Reflection by JACKSON H.
Original TED page w/ speaker bio, links, comments, etc:
I suppose the most smart-aleck response to this video would be to post one and a half pages of blank space, and say that I acted out my response in hand signals. A sort of “posting by not posting.”
The real world, however, doesn’t work that way, so I’ll have to go about this a little differently.
I think one of the most striking points John makes is when he relates a conversation with his mother. “I told my mother I’m happy,” he says. His mother replies “If you were really happy, you wouldn’t have to say it.”
This single sentence really exposes all sorts of self-deception that we, as humans, practice all the time. I know that I’ve done the exact same thing, stating to the world that I’m happy, simply to cover up the fact that I’m, for some reason, internally distressed. Another example comes from people saying that they’re sad so that the world knows it, and subsequently, they can get some attention (which, depending on the circumstances, they may or may not need). The result is that the feelings that we express by mouth are the feelings that are usually false. And John’s mute adventures have given him the opportunity to express his true feelings, not by advertising them to the world, but simply by exuding the state of mind of whatever emotion possesses him.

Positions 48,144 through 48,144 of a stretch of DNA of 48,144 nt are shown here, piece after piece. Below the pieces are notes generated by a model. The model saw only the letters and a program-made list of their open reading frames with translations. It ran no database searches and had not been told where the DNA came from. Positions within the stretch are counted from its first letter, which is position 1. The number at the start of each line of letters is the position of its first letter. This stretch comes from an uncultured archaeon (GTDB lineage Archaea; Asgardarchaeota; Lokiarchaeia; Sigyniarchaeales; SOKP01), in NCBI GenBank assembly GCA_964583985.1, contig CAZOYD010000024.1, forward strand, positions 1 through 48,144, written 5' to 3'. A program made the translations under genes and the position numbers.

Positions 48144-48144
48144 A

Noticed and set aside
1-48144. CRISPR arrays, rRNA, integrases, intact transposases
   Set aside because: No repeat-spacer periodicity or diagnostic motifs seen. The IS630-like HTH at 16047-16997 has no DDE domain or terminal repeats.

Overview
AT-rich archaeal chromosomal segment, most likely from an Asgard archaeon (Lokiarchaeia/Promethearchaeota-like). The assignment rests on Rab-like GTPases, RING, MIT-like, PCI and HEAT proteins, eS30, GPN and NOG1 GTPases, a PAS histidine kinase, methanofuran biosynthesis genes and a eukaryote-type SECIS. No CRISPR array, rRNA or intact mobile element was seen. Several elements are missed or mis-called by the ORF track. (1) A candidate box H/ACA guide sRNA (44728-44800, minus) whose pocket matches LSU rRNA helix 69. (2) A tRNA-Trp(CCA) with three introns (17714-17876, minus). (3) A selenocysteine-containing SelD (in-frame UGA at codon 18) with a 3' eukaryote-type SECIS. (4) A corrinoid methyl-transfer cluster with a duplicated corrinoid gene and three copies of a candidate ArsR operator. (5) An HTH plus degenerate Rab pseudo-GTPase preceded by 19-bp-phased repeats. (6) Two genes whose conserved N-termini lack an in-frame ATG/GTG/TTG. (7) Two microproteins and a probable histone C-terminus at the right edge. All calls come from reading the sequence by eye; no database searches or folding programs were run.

As the Talk is viewed, it’s easy to see his enthusiasm for his adventures. It’s the kind of feeling he radiates that makes watching the Talk enjoyable and memorable – he really cares about what he’s talking about, it’s not just a dissertation on his field of expertise. This is the kind of skill & emotion that we all need to carry through in life, if only to make our experiences more interesting to our fellow human beings. Because if we’re not interesting, no one’s going to listen, and a listening ear is one of the greatest gifts a person can give.